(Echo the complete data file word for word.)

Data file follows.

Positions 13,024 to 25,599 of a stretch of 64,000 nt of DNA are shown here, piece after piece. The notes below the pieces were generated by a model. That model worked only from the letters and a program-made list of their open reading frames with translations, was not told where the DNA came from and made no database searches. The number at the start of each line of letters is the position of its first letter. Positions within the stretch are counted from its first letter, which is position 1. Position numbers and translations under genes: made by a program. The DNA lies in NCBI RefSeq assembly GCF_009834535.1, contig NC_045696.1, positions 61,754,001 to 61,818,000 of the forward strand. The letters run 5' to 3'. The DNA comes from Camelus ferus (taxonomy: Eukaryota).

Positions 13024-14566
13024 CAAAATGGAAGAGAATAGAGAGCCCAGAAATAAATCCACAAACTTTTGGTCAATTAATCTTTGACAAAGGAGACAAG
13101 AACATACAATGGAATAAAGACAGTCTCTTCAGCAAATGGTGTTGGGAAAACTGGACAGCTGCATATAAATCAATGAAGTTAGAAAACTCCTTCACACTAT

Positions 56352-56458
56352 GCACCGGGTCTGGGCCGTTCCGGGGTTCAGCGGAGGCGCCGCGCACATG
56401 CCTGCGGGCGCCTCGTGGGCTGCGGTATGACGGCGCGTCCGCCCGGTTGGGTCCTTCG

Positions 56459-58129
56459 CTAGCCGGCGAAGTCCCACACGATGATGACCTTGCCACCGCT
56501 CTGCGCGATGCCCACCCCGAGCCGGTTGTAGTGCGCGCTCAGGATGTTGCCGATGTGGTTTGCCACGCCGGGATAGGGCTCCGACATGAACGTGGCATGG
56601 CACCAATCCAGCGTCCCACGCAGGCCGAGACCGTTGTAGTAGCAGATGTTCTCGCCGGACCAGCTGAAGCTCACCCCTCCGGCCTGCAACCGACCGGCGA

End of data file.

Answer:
Positions 13,024 to 25,599 of a stretch of 64,000 nt of DNA are shown here, piece after piece. The notes below the pieces were generated by a model. That model worked only from the letters and a program-made list of their open reading frames with translations, was not told where the DNA came from and made no database searches. The number at the start of each line of letters is the position of its first letter. Positions within the stretch are counted from its first letter, which is position 1. Position numbers and translations under genes: made by a program. The DNA lies in NCBI RefSeq assembly GCF_009834535.1, contig NC_045696.1, positions 61,754,001 to 61,818,000 of the forward strand. The letters run 5' to 3'. The DNA comes from Camelus ferus (taxonomy: Eukaryota).

Positions 13024-14566
13024 CAAAATGGAAGAGAATAGAGAGCCCAGAAATAAATCCACAAACTTTTGGTCAATTAATCTTTGACAAAGGAGACAAG
13101 AACATACAATGGAATAAAGACAGTCTCTTCAGCAAATGGTGTTGGGAAAACTGGACAGCTGCATATAAATCAATGAAGTTAGAAAACTCCTTCACACTAT

Positions 56352-56458
56352 GCACCGGGTCTGGGCCGTTCCGGGGTTCAGCGGAGGCGCCGCGCACATG
56401 CCTGCGGGCGCCTCGTGGGCTGCGGTATGACGGCGCGTCCGCCCGGTTGGGTCCTTCG

Positions 56459-58129
56459 CTAGCCGGCGAAGTCCCACACGATGATGACCTTGCCACCGCT
56501 CTGCGCGATGCCCACCCCGAGCCGGTTGTAGTGCGCGCTCAGGATGTTGCCGATGTGGTTTGCCACGCCGGGATAGGGCTCCGACATGAACGTGGCATGG
56601 CACCAATCCAGCGTCCCACGCAGGCCGAGACCGTTGTAGTAGCAGATGTTCTCGCCGGACCAGCTGAAGCTCACCCCTCCGGCCTGCAACCGACCGGCGA